Re: Fire In The Wire
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I made a simple linked dipole for 40/30/20 that deploys easily and mostly doesn't need any additional tuning. I have it set to the CW portion of the bands, so if I'm up on the top end of the phone portion of 40 or 20 it might stand to be tuned a bit, but it'll get along without it. You just tune it when you build it for the parts of the bands you want to operate on, and then it's just set it up and operate.
I made it out of 24 gauge silicone-insulated stranded hookup wire. A bit of scrap plastic became the feedpoint, and I used 2" wood dowels with holes drilled through them at the ends between the segments on the legs. Some simple spade-type connectors make it easy to link up the segments, and they're easy enough to disconnect when you want to change bands, but when connected they have good, solid connections that don't affect tuning.
There's tons of sources for link dipole calculations, and plenty of sites that detail a link dipole's construction. Mine is wound up on a pair of simple plastic winders to keep it from getting snarled. The coax is the RG-174 thin stuff, with a pre-soldered BNC connector. I got a few of 'em from SOTABeams the last time I ordered from them, but you can get premade coax cables of just about any type. Or you can make your own cable if you've got the bits and pieces. I've got the crimp-on connectors and tools for RG-8X, but not the thin stuff, so I bought the cable pre-made. I didn't use a connector at the feedpoint, because I first built it with a 1:1 balun at the feed, but I couldn't get it to tune so I took out the balun and just soldered the wire and the braid to the legs and left it at that. Tuned perfectly after that. Here's the site I used to design mine. The only caveat I have is that I didn't use the 3d printed bits because when I built it I didn't have a 3d printer. If I were building it today, I'd go that route, since I have one now. http://www.oe8hsr.at/blog/?page_id=345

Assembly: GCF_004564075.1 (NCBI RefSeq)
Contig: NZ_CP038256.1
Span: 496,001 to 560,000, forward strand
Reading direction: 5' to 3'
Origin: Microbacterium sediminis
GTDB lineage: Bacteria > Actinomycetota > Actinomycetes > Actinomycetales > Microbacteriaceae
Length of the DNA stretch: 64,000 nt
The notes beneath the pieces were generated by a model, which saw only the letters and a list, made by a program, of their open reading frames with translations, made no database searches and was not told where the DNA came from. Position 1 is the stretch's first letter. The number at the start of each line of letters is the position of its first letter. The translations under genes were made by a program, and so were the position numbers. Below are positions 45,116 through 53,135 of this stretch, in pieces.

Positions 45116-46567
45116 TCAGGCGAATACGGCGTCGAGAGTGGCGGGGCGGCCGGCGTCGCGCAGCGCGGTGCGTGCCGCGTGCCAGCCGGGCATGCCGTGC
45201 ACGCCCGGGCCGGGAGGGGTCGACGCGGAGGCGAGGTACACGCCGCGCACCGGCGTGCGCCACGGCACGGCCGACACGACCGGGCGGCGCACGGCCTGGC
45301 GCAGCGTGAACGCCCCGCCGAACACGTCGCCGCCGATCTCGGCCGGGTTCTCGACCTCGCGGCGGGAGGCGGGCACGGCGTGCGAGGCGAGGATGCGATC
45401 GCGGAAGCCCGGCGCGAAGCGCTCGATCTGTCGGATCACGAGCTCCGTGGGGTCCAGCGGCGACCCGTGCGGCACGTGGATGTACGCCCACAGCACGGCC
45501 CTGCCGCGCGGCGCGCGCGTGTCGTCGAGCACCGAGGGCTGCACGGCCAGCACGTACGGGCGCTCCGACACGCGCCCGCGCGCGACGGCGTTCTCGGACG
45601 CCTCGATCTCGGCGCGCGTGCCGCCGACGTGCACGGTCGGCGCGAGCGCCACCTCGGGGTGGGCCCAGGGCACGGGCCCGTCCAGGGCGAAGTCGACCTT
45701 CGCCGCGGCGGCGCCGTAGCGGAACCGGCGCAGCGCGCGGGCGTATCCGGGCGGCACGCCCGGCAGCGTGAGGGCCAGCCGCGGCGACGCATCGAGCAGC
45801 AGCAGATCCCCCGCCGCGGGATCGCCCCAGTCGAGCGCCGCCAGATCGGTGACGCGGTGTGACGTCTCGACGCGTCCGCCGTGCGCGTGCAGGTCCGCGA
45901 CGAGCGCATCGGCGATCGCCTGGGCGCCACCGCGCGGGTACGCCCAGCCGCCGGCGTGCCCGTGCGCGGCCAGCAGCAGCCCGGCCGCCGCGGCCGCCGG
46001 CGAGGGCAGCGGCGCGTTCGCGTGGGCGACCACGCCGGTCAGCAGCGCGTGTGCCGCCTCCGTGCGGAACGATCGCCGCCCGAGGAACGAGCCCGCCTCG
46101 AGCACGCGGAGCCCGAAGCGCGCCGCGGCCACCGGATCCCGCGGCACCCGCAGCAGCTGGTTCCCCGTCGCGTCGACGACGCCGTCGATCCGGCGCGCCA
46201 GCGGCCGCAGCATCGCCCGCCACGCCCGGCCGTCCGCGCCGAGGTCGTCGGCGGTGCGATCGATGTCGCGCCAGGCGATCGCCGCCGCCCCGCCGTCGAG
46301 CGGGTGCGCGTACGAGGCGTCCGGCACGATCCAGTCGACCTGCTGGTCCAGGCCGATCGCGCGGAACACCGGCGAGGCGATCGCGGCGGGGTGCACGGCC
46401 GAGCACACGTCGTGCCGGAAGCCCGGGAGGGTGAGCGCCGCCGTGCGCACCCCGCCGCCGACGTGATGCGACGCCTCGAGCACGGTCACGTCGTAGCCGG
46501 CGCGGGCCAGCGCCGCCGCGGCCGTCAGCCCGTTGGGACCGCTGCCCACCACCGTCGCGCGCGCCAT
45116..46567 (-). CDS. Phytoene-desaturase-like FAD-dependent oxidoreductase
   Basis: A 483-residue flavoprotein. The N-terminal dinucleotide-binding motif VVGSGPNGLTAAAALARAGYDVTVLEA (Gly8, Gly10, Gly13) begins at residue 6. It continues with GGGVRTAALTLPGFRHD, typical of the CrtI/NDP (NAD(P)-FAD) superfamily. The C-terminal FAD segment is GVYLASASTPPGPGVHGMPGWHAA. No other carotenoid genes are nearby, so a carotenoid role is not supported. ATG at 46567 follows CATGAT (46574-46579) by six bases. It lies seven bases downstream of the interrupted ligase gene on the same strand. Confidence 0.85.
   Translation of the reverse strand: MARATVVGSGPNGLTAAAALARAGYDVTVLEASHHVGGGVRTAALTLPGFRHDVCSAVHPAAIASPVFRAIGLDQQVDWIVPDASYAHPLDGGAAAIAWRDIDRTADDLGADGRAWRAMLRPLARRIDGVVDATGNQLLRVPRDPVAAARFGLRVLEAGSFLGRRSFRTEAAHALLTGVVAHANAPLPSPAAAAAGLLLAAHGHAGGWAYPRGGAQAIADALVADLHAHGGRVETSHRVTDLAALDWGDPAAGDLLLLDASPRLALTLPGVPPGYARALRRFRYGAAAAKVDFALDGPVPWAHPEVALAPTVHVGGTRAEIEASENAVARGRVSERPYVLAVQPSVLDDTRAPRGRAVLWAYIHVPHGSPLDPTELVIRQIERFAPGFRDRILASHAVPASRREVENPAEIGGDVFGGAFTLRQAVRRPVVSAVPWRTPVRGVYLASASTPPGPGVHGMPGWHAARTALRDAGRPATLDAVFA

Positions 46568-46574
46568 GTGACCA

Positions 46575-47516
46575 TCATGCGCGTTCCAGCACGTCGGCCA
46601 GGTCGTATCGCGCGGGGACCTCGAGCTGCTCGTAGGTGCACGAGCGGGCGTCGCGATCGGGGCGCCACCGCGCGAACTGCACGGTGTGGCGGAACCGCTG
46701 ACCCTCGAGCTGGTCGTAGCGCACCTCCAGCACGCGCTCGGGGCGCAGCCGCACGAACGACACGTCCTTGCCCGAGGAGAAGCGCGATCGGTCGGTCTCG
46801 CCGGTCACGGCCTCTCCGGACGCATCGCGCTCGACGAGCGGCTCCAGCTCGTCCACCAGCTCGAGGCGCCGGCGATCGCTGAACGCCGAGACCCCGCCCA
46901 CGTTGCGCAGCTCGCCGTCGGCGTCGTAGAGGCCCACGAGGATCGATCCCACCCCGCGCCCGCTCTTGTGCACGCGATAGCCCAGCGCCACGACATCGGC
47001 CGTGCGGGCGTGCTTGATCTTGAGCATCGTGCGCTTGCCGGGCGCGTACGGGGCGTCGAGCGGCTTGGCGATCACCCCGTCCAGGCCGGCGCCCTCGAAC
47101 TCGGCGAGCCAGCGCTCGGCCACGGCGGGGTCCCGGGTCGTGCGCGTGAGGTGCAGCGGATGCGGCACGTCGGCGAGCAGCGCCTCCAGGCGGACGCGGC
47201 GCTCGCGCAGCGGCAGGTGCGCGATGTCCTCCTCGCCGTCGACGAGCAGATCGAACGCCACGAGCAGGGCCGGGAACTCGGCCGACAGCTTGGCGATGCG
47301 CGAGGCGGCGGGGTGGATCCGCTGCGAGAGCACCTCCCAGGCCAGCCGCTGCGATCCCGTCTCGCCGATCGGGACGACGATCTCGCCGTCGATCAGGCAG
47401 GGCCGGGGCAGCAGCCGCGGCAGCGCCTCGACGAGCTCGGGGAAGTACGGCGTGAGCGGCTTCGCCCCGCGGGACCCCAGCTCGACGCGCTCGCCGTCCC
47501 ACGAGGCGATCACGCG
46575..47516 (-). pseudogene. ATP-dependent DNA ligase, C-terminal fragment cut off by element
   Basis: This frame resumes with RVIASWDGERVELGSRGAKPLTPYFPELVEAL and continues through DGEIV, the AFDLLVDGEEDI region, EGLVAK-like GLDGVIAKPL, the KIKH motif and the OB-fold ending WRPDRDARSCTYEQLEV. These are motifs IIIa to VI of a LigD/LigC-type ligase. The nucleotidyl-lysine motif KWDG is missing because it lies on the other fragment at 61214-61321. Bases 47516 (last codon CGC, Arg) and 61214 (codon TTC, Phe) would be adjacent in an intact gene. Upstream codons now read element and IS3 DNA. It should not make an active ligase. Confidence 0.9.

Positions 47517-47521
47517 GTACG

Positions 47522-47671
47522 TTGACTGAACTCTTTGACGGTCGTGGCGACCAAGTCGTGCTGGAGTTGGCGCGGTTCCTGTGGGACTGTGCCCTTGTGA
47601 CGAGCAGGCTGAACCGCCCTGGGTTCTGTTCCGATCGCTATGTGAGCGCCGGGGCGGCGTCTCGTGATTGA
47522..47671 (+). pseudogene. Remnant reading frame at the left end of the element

I use a cheap 7.2m telescoping fiberglass mast to erect the antenna. I either set it up freestanding with guy lines, or I use a drive-on mast mount and park my van on it. The endpoints either stake into the ground, or I anchor them with photographers' sandbags I carry for such purposes.
If I don't use the link dipole, I may use an end-fed with a simple tuner built in for the same bands from SOTABeams, or my Wolf River Coils vertical. The vertical works REALLY well, but it's best to have an antenna analyzer with you to tune it more easily. You can work around it if you don't have an analyzer, but it's a pain.
On Sat, Mar 14, 2020 at 4:16 PM Johnny Matlock <jomatlock@...> wrote:
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